Georgia’s new gun law and Jason Carter’s conundrum – Last week, two days before Gov. Nathan Deal signed into law the gun bill that has brought our state so much national attention, his Democratic challenger appeared before a friendly MSNBC camera.
Why you pay more rent than your neighbor – You may be paying hundreds more in rent than your next-door neighbor. It’s because apartment companies in Charlotte are turning to the same pricing software that lets airlines charge you hundreds of dollars more than the stranger sitting next to you.
Patrick Cannon faces difficult defense in corruption case – Thirty days after Patrick Cannon’s arrest shook the city, the former mayor’s corruption case has become a public waiting game.
Crescent Communities embraces the gospel of ‘placemaking’ – With Tryon Street project and others, Crescent Communities hopes to build city’s most beloved gathering spots.
The secret that Stallings councilman Harry Stokes couldn’t live with – Stokes took his own life last summer. A lawsuit filed after his death claimed he ran a Ponzi scheme for years. Now investors are trying to see whether their life savings are gone.
How Good Managers Manage Emotions – Managers can’t help but shape the emotional life of an organization, given their starring roles. And whatever is happening in the manager’s emotional life spreads virally.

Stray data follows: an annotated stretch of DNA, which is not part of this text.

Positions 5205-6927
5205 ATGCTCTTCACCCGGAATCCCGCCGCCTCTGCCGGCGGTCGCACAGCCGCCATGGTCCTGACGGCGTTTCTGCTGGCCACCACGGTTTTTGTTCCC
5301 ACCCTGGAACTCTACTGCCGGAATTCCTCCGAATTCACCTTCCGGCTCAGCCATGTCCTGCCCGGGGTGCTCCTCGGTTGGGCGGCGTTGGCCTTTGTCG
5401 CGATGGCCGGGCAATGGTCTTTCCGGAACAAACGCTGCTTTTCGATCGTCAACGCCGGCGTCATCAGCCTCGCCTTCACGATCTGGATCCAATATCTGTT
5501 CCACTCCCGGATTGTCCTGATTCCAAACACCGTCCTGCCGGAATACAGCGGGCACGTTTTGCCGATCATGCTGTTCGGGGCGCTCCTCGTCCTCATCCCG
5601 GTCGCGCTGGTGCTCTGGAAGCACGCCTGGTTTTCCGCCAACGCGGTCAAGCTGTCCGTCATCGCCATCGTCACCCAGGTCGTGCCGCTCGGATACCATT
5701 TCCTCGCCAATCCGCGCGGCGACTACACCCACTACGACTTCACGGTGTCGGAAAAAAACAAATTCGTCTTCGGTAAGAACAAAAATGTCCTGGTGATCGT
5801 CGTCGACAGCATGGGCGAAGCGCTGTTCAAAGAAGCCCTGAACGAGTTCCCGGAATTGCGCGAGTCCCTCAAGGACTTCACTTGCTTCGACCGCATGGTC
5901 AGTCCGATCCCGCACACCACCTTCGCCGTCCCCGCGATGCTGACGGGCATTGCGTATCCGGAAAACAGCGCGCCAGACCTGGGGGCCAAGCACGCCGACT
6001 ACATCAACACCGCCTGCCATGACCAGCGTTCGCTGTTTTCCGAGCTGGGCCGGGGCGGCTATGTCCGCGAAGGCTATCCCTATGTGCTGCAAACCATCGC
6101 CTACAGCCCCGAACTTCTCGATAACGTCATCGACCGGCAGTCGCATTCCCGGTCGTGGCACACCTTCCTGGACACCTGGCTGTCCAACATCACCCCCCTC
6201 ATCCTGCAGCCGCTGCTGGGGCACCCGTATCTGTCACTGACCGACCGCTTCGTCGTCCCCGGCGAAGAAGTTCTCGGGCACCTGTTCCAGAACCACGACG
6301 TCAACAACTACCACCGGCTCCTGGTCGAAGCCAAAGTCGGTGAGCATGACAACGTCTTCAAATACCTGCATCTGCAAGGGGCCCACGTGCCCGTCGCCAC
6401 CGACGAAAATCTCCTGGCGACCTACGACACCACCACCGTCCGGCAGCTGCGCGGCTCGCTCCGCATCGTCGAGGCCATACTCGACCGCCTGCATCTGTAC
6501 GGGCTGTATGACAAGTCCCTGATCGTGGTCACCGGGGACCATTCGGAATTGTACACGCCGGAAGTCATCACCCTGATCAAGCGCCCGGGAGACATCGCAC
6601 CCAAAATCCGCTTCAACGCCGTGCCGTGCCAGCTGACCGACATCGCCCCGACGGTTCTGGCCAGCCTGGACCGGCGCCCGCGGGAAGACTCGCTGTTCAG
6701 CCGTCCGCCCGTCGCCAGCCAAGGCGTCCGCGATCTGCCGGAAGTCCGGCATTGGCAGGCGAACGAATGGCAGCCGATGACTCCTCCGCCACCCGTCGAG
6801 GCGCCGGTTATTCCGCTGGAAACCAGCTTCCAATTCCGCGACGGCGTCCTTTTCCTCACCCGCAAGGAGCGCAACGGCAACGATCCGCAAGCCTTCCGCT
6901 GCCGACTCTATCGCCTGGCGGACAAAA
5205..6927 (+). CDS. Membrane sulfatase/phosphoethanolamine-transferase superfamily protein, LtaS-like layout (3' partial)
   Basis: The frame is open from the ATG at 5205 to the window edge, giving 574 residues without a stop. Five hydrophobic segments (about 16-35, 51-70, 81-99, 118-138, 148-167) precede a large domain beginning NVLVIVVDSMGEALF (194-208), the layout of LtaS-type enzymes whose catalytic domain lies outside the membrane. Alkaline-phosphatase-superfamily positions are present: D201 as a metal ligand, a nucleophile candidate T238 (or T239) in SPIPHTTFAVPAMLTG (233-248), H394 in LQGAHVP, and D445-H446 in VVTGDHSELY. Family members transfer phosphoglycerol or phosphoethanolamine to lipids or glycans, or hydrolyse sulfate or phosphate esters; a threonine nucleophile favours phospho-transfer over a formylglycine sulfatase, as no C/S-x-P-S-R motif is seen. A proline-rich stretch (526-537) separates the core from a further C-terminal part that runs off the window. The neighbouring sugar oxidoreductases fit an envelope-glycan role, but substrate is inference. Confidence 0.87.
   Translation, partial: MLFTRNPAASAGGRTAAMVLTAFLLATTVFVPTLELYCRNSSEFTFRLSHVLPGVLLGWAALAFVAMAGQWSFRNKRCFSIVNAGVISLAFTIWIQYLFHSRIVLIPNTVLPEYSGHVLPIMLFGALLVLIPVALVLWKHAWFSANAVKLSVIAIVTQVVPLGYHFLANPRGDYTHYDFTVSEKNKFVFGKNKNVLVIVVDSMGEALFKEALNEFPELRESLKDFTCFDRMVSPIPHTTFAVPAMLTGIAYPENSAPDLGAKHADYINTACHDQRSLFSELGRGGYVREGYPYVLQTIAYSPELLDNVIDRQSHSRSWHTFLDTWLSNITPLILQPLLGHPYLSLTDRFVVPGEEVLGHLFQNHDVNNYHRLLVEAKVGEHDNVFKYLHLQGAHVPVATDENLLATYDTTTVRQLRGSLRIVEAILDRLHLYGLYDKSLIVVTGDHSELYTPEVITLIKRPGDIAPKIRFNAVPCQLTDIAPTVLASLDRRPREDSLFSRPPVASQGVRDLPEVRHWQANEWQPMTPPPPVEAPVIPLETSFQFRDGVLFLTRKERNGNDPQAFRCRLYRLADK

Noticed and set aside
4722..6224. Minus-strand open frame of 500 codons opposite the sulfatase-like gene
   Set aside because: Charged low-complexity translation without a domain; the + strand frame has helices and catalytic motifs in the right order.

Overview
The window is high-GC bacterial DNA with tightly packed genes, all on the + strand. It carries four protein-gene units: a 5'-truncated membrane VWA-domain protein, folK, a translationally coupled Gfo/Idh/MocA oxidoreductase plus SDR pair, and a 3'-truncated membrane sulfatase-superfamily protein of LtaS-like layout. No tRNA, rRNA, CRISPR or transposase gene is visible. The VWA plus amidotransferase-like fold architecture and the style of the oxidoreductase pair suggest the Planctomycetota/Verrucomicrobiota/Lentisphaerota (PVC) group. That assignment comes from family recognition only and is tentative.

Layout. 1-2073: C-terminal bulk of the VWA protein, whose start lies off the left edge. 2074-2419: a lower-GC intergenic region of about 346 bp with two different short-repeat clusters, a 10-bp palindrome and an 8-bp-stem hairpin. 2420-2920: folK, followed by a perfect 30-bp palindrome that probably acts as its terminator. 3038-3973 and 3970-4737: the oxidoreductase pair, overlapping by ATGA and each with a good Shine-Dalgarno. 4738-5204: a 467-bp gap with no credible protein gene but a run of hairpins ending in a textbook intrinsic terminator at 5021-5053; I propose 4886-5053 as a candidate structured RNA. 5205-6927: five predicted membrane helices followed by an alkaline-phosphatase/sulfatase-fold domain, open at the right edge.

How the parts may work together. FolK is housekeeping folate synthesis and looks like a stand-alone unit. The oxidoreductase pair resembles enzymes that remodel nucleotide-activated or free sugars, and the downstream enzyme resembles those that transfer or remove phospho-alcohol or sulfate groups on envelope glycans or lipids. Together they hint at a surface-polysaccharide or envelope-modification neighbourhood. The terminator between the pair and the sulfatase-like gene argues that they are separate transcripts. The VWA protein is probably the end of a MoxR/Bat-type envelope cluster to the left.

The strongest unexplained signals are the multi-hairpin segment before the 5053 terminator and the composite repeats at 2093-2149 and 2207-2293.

Do You Have a Culture-Killing Virus? In treating companies with sick cultures, the key is to find the host and moment when the virus jumped. Most culture problems can be tied back to a point of origin.
In a creative slump? Take a walk. Want to get creative? Get up and go for a walk.
More Stay-At-Home Dads Finding Jobs – Stay-at-home dads are going back to work.
The Social Network
Here’s The ‘Secret Sauce’ That’s Making Facebook More Addictive – How is Facebook getting more addictive over time, instead of less?
How The Most Successful Brands Dominate Instagram, And You Can Too – While Instagram is one of the fastest growing apps, it is also surprisingly one of the most underutilized by marketers.
A Permanent Tweet – Now your favorite Tweets can become a lasting work of art: Permanent140 immortalizes great Tweets by laser etching them onto wood or metal. What a fun gift. Two swissmiss thumbs up.